The Navy has also been quick to adopt the splinter scheme as of late. VFC-12 flies a white, gray, and black variation of this scheme first seen on an early Su-35 variant, for instance. That same unit also brought Russia's dark gray scheme to life in the states and the 64th Aggressor Squadron followed suit with one of their F-16s. But considering that China is now the most concerning peer-state technological competitor of the United States, it may be smart to base future profiles more on the paint schemes commonly found on their fighter aircraft.
The 64th Aggressor Squadron is one of only two dedicated aggressor squadrons in the USAF. A third unit existed at Nellis in recent times, the 65th Aggressor Squadron that flew F-15C/Ds, but it was shuttered and elements of it were absorbed by the 64th as part of the Obama-era defense cuts.
The 64th AGRS flies an eclectic mix of paint schemes on their F-16s to replicate the threats U.S. and allied pilots could see during conflicts abroad. Each F-16 usually gets repainted about every six years.
The squadron's aircraft and their primary adversary mission are usually highlighted during each round of Red Flag large force employment exercises that occur at Nellis a few times year, but the 64th does far more than supporting Red Flag alone. They take part in Weapons School evolutions, provide adversarial components for operational test initiatives and also play the bad guys during many other USAF exercises.
The reality is that the 64th AGRS is the most visible component of a deep and shadowy ecosystem within the Air Force that works tirelessly to provide as realistic simulation of and as accurate information on potential enemies as possible, as well as tailored tactics used to successfully counter those standing and emerging threats to airmen and their missions. This expansive but quiet initiative includes the clandestine exploitation of captured foreign military hardware and the collection of critical intelligence, as well as the conveyance of enemy tactics and capabilities to the fleet in the form of physical threat representations and hard intelligence products.
Actual threat representations are the culmination of work of many aggressor stakeholders and come in a variety of forms. These include cyber, space, and electronic warfare, as well as employing enemy radars and surface-to-air missile systems on the training ranges and all the foreign tactics and procedures that go along with it.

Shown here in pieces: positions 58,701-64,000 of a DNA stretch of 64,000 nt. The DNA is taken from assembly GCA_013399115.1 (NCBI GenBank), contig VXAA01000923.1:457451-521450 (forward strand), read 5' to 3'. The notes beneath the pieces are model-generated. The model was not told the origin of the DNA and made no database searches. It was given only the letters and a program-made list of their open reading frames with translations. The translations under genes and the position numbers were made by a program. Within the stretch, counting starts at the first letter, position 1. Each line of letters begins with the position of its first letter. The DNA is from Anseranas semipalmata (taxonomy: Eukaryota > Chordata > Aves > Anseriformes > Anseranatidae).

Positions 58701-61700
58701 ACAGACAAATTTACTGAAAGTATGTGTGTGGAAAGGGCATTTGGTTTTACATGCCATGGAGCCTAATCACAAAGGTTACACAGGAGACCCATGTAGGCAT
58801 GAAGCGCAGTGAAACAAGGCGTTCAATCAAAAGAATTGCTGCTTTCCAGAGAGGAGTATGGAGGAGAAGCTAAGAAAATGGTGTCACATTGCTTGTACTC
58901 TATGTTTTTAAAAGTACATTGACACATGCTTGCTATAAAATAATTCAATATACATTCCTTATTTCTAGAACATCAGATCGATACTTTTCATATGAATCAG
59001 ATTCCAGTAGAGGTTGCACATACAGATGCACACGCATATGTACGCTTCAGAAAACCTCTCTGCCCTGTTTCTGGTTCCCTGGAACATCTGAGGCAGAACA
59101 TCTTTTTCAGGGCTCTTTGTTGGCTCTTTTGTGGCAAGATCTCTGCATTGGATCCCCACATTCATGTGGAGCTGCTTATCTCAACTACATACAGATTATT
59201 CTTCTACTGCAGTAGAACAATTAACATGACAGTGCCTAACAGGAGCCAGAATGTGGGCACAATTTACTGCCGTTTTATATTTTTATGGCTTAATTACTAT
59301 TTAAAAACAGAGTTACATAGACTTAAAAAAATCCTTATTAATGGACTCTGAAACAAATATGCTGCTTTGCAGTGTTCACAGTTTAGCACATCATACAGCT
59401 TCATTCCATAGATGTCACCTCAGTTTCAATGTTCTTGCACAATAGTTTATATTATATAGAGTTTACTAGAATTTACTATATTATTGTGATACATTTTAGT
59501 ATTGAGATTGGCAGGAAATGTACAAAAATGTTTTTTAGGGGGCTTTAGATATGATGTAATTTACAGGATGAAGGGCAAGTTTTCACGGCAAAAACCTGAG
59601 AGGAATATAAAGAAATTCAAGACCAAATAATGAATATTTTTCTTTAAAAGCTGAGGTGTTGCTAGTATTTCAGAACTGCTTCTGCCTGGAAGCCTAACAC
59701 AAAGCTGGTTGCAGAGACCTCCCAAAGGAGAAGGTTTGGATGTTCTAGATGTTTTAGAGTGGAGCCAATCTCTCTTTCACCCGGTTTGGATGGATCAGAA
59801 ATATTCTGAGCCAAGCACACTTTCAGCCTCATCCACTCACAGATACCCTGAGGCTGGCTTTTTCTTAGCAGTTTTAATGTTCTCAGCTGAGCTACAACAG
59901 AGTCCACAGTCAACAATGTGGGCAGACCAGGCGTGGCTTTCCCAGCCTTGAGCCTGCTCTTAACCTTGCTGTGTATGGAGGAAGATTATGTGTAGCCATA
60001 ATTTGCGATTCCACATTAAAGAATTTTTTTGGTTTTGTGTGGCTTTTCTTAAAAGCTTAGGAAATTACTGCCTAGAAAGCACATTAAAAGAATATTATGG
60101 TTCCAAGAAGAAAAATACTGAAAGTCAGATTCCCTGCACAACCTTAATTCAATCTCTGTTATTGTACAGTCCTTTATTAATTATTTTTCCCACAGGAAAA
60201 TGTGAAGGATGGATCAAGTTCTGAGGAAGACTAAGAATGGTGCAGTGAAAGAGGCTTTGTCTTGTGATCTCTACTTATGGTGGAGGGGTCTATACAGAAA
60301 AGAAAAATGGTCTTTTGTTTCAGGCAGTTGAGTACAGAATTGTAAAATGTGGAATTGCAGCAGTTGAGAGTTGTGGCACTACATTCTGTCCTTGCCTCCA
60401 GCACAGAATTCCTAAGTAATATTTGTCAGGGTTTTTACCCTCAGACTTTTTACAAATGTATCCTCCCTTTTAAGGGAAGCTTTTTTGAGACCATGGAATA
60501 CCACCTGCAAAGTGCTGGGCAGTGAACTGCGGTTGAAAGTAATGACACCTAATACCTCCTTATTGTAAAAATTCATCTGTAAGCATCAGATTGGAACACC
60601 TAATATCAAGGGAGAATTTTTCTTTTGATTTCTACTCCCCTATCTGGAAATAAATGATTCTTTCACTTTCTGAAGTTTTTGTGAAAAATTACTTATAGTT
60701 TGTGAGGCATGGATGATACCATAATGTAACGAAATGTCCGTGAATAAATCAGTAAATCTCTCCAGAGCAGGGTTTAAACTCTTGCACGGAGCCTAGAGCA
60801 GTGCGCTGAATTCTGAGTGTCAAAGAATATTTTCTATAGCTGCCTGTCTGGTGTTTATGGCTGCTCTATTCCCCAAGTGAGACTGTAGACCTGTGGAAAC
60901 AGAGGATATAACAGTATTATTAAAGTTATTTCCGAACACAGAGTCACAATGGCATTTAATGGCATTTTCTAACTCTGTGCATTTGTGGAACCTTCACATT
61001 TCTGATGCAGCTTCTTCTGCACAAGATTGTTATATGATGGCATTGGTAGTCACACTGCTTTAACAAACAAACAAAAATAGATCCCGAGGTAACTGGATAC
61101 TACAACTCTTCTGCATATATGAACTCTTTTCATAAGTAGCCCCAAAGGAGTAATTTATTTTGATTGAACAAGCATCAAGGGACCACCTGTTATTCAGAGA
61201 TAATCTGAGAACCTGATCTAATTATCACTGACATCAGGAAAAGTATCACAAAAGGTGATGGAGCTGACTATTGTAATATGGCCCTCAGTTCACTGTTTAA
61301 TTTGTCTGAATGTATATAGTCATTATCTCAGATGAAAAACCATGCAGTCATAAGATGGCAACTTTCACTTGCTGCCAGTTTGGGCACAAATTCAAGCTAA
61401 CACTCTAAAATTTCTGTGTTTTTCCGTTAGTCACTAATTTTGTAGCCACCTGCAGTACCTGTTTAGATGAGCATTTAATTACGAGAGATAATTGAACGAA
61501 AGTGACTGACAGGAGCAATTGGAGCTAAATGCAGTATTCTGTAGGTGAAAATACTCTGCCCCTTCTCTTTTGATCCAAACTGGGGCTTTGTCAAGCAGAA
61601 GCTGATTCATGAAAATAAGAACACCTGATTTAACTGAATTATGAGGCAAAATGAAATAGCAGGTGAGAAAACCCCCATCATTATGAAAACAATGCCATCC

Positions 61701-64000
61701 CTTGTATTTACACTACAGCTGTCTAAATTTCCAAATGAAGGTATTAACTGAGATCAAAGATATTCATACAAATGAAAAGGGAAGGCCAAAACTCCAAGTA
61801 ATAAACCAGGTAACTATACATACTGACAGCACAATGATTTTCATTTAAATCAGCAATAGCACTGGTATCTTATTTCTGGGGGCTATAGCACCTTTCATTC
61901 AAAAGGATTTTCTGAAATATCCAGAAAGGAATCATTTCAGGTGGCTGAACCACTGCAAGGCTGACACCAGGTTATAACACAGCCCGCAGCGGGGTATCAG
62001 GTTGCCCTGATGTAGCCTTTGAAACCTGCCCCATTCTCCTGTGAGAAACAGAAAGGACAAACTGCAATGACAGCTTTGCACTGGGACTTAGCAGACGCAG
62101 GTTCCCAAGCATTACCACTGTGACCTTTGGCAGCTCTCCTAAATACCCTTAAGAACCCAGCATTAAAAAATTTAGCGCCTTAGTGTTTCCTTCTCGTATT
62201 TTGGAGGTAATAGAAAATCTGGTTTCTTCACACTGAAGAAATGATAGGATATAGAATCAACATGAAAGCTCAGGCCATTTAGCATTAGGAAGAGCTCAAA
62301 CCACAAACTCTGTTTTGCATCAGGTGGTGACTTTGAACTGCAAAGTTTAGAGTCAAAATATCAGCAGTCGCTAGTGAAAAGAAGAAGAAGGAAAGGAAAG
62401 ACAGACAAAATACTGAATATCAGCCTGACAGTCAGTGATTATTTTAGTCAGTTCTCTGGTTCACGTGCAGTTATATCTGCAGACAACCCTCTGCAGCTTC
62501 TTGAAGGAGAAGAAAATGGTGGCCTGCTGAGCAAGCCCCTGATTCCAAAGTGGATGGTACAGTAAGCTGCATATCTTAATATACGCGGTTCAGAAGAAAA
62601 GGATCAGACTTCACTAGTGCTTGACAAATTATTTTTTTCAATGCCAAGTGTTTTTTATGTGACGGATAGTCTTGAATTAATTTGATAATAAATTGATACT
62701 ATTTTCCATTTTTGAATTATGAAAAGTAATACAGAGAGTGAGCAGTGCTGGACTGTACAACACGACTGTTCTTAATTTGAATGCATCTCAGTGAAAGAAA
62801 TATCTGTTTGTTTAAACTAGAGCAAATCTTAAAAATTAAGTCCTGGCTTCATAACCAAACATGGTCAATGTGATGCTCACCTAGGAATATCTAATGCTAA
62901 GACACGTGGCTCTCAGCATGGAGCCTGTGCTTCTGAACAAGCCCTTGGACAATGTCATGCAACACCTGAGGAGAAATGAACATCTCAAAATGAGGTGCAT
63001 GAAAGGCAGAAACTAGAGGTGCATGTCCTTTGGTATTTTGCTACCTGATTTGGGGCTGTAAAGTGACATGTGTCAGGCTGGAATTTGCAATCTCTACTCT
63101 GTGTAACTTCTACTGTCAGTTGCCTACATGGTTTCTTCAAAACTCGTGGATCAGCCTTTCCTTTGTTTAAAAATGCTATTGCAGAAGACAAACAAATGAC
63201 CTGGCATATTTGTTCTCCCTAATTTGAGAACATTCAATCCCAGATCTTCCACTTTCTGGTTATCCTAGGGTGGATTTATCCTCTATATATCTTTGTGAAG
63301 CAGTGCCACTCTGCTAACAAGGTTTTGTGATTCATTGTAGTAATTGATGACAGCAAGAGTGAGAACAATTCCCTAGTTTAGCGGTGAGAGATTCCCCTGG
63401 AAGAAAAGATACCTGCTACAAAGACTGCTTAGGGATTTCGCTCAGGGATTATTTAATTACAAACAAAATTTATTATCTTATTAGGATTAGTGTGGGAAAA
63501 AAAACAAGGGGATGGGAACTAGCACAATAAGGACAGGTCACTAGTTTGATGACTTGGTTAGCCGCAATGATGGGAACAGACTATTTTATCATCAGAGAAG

For instance, at Red Flag, it is not uncommon for pilots to try to communicate over the radio only to hear a Soviet-era standard crackling loudly over the frequency. Over the ranges during mission intervals, the 64th AGRS uses the ground control intercept concept to hone in on their targets, with controllers mimicking foreign procedures and tactics. Threat emitters that replicate foreign SAM fire control radars or actual foreign hardware is used to enhance the quality of the training. And before any of this happens, intelligence is secretly collected, pored over, and refined before being implemented in training. As noted earlier, this can even include the examination and testing of enemy hardware itself.
So having the 64th AGRS jets look awesome is not only good for training, but they are also something of public ambassadors for all those involved in this highly secretive and demanding facet of the USAF's portfolio, much of which the 57th Wing holds.
So if you have an artistic flare and want a say in what the USAF's next aggressor F-16 will look like, head over to Facebook and tell the 57th Wing boss what's up!
Contact the author: Tyler@thedrive.com